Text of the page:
The numbers are absolutely huge. It’s easy to see why one camp views the loss as catastrophic. An anonymous contributor best summarizes the opposing perspective to the above-referenced survey: “Utah’s economy is massive compared to this show… a small fraction of a tenth of one percent.” Indeed, the state’s GDP came in at $136 billion in 2016, so $45 million is indeed minuscule as a percentage of overall economic output. But is that the right metric? $45 million annually is still a lot of money. Just ask the hotel industry.
Forty thousand people per year, split between Outdoor Retailer’s summer and winter markets, will occupy a lot of beds. And eat a lot of food. Restaurants, food trucks, caterers, hotels, motels, individual Airbnb-ers, and other hospitality providers will all feel the pinch—especially if they’ve built the seasonal glut into their revenue projections. Similarly, taxi drivers—as well as drivers for Uber and Lyft—will miss the seasonal business. When it comes to drawing crowds, can something else replace Outdoor Retailer? Conceivably. Will it? In the short term, it’s not going to happen.
And then there’s the outdoor industry. The loss of the Outdoor Retailer Show hits Utah’s gear companies in a way that may not be apparent to most: the opportunity cost for meeting vendors and suppliers. “Having the show right here in our backyard was a huge plus,” says Dwight Butler, co-owner of Wasatch Touring. “You know that all your suppliers are going to be there, so you just line your meetings up.” Now, Mr. Butler says, Utah companies get hit with a much higher entry cost to attend the show. “For smaller businesses, it just may not be worth it anymore.”
In an ironic twist, they’ve been selling oodles of Bears Ears T-shirts, says Mr. Butler. “We Stand With Bears Ears. They’ve been flying off the shelves. Literally hundreds of them. Close to a thousand.” Wasatch Touring doesn’t profit from the sale of the shirts, given that “100 percent of the revenue goes to the Stand With Bears Ears organization.” But still—it’s an economic stimulus and we’ll take it.
What If Businesses (And Outdoor Enthusiasts) Don’t Like Us Anymore?
Quantifying missed opportunities is hard. I’ve heard of several that seem to have some validity.
Interbike is a sister event—Emerald Expositions owns both it and Outdoor Retailer—and, according to Mr. Butler, it was very, very close to coming to Salt Lake City. “According to people I know at the Convention Center Bureau, [SLC had the prize in sight]. Then, when [Interbike] heard what was going on, they pulled the plug.” Subsequently, Interbike selected Reno, Nevada as its new home. The show is the largest bike trade show with around 20,000 attendees per year. Did Salt Lake City lose Interbike over the Outdoor Retailer pullout? We know Interbike was shopping for a new location (they were done with Las Vegas), and we know they’re closely connected to Outdoor Retailer via a shared parent company. I’d say this can’t be ruled out as a missed opportunity.
“We won’t let President Trump tear down our heritage. We’re proud to keep fighting will all we’ve got.” – Rose Marcarcio | CEO | Patagonia
Another missed opportunity is the potential for outdoor companies to shun Utah—a la Patagonia. That idea goes something like this: the Outdoor Retailer event brought in tens of thousands of out-of-state outdoors enthusiasts, some of whom fell in love with Utah’s natural beauty and recreational opportunities. As a result, some percentage of those travelers chose Utah as their new home. Being upper-middle-class—hey, they’ve got disposable income for kayaks, mountain bikes, and Yakima ski racks, right?—they also brought dollars. To stretch the case even further, some of those individuals might have held executive positions at one company or another, and, who knows, might have brought new economic lifeblood to Utah. It’s not completely outside the realm of reality.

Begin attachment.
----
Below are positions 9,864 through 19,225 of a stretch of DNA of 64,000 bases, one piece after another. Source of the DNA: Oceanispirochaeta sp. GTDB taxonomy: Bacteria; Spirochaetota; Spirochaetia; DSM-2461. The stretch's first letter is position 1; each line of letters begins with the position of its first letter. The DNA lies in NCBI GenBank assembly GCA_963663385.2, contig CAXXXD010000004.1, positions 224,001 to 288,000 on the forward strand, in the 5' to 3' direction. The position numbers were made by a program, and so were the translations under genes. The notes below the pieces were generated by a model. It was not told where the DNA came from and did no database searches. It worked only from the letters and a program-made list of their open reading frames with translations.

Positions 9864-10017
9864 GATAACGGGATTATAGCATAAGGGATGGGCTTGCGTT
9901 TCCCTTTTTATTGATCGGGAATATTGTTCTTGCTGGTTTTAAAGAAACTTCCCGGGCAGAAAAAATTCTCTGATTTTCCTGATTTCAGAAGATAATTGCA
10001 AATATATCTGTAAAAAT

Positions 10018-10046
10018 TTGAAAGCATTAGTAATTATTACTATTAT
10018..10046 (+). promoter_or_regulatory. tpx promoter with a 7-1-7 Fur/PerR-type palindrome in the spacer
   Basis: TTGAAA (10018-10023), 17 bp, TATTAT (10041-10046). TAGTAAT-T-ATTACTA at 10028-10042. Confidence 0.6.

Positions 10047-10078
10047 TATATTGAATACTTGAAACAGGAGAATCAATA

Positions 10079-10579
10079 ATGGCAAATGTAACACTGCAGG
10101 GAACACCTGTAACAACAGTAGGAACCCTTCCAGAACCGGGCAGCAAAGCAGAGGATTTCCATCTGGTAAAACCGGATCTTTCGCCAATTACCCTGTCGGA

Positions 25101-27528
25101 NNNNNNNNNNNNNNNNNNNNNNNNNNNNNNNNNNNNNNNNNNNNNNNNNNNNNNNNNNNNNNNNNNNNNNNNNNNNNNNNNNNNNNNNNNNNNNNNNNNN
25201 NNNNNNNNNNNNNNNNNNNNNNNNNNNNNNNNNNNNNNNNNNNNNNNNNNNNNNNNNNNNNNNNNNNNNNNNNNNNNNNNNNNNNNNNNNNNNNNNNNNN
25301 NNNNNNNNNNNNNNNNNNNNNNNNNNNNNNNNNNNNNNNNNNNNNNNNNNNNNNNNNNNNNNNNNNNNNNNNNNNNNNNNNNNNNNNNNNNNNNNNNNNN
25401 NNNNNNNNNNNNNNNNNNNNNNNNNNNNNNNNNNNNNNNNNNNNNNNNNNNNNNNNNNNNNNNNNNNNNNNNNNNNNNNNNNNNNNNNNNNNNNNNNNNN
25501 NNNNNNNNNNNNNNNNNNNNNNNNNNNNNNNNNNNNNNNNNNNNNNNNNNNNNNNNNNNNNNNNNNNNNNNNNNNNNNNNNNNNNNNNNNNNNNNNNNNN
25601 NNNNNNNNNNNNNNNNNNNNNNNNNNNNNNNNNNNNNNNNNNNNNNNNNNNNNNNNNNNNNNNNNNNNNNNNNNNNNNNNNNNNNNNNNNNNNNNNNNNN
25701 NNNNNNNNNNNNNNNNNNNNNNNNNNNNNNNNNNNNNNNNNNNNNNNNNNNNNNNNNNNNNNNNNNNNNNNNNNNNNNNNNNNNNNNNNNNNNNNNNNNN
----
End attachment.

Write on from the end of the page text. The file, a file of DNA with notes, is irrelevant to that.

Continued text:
Conjectural, sure. Both of the above-missed opportunity scenarios are tricky to either prove or disprove. Nevertheless, it’s hard to say with conviction that Utah has or hasn’t forfeited future opportunities that fall within one or both of the scenarios imagined above.
The Battle For Utah’s Reputation Continues
Upon the election of President Donald Trump, the anti-Bears Ears National Monument coalition received an early 2017 Christmas present: reduction of the monument by as much as 80 percent on December 4th of that year. On that same date, Governor Herbert penned an editorial in Utah’s Deseret News, designed to refute “several false narratives” surrounding the Bears Ears controversy. He rebutted five “myths” and positioned himself as committed to both preservations of the outdoors and access to specific reserves of natural resources. “By reducing the BENM to a realistic and manageable size,” he says, “the region can enjoy the sustainable protection it really needs.”
This is not the end, however, for the outdoor industries who were part of the resistance. Patagonia is suing President Trump for executive overreach. Joined in its lawsuit by “the Native American tribes near Bears Ears,” the company posits that presidential power is limited to the creation of protected regions, but not to the undoing of them: an act of Congress would be needed to roll them back. “We won’t let President Trump tear down our heritage,” concludes Patagonia CEO Rose Marcario in her Time Magazine editorial of December 6, 2017. “We’re proud to keep fighting with everything we’ve got.”
Neither side has been swayed by the other, and the controversy continues to rage. The only indisputable facts remain that Bears Ears National Monument is now a whole lot smaller than it used to be, and, as a result, has created consequences for the economy of our state.